Should New Freelancers Provide Free Services?

Person writing

Should freelancers provide free services? Your initial reaction to this question is most likely a resounding ‘N-O!’

Under most circumstances, you’re right; you shouldn’t work for free. That’s what volunteering or charity work is for.

However, this question often comes up as new freelancers, entrepreneurs, or business owners are getting started or–for whatever reason–are struggling to find paid work.

As I started my writing business, I often asked myself if I should work for free to try and land some clients because I had zero work.

At the time, I felt trapped in the middle of a constant catch-22: potential clients wanted to work with experienced writers only. As a recent college graduate looking for jobs, which required two years of experience, I wondered how in the world I could get that experience if I couldn’t land a job in the first place.

My mentor at the time advised me against doing any work for free, stating that I would be devaluing myself, my services, and other freelancers.

I took a different approach and changed my mindset regarding providing free services.

I knew that if I started offering free services on a regular basis, I wouldn’t have a business at all, but rather a hobby. I also knew that I needed to grow a portfolio of work samples to improve my chances of future work.

A better answer to the question ‘Should you provide free services?’ is:

If you can strategically provide a limited service so that it results in future business and growth, then yes, don’t be afraid to do so.

As part of a larger strategy, I decided to offer some free services

Big businesses do this all the time. They hook you and bring you in by offering a free consultation, a free sample, or several discounts. They don’t provide everything for free. But they do give you a taste of their brand with the hopes of converting you into a customer.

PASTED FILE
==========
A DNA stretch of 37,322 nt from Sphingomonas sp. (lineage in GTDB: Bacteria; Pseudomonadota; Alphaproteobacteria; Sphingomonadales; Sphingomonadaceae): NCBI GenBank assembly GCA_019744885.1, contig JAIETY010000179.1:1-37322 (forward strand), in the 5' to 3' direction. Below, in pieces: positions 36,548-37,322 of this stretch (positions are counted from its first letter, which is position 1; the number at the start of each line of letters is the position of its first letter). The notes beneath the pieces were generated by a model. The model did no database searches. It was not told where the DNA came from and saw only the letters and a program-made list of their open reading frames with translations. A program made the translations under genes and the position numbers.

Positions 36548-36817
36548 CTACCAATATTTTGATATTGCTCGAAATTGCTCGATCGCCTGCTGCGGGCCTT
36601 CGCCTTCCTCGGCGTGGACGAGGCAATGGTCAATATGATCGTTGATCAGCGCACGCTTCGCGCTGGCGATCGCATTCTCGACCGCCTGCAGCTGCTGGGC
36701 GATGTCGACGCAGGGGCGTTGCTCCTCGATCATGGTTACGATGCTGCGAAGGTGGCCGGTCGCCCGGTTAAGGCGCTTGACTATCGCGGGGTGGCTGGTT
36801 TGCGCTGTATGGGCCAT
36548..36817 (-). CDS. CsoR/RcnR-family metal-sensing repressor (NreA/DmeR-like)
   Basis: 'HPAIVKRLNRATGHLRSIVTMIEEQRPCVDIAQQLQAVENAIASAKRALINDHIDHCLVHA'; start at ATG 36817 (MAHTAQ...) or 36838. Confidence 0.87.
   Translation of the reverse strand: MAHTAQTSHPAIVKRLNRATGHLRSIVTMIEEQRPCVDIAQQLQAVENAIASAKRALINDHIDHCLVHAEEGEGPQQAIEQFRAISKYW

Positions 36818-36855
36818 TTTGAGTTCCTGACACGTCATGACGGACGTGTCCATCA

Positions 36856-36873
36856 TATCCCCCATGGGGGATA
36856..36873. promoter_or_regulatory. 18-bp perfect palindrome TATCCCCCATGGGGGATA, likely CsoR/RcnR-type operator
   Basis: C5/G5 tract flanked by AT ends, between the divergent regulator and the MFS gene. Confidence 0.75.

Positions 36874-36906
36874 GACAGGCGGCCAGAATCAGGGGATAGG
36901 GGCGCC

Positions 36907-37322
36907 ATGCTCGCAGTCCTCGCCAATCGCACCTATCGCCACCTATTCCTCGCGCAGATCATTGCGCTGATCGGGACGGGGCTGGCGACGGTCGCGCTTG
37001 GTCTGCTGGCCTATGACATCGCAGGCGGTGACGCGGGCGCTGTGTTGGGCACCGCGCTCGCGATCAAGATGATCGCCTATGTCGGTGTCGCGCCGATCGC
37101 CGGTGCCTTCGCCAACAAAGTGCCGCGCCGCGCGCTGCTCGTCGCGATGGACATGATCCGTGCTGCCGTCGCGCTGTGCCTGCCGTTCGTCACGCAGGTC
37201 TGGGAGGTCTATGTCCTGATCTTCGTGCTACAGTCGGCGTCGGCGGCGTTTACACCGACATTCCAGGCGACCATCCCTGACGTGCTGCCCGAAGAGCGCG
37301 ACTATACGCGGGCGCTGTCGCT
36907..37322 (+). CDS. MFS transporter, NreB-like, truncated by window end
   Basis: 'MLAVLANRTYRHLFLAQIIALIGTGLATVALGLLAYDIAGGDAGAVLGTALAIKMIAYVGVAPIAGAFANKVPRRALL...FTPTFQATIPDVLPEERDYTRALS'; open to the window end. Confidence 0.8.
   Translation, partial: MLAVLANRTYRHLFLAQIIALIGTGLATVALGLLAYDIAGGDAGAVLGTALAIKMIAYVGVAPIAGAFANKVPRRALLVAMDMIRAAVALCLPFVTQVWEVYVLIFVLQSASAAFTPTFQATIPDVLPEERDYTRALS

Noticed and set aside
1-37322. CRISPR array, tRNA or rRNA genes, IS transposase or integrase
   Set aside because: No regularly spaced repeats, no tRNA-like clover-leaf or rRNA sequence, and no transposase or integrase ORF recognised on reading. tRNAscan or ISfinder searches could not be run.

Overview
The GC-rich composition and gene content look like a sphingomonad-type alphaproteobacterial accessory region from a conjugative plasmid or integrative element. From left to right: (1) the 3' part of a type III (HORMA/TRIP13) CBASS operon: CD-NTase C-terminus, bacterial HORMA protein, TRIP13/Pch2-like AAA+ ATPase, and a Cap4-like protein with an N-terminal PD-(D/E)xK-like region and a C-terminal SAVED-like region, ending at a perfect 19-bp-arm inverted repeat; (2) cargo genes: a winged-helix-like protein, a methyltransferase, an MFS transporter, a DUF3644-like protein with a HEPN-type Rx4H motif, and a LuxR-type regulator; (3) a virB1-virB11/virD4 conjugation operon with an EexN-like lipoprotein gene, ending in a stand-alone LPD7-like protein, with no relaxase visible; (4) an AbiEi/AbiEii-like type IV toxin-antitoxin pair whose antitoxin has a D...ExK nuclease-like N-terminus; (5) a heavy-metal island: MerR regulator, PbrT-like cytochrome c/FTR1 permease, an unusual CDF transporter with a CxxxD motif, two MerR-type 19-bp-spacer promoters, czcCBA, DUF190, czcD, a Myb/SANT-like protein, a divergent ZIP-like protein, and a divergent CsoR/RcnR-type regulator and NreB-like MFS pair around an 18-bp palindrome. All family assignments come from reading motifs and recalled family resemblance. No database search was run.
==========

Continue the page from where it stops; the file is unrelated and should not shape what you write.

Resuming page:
You can do the same thing by offering a slice of your services for free to hook some new clients or customers. This is your chance to prove yourself and convert leads into paying clients.

I began to reach out to potential clients with a new message: I would write one short article and produce one infographic for free. The client could keep and use them both if they desired.

Again, I saw this as part of a larger strategy. I knew that if my efforts didn’t result in paid work, I would at the very least build up my portfolio, practice a skill set, and increase my network.

What were my results after offering some free services?

Shortly after sending out my first batch of cold emails, I received a response from a potential client. This particular client was reluctant to hire new writers after past negative experiences and what the client felt was a waste of time and money.

We agreed to give the “one article and infographic” a chance; beyond that, the client would need to compensate me for all work.

Long story short, this particular client gave me an opportunity to prove myself and ended up becoming one of my longest- and best-paying clients. Through this one individual, I was also introduced to a well-known marketer that liked my work and who, in turn, introduced me to a few more clients. This all resulted in more paid work opportunities for me.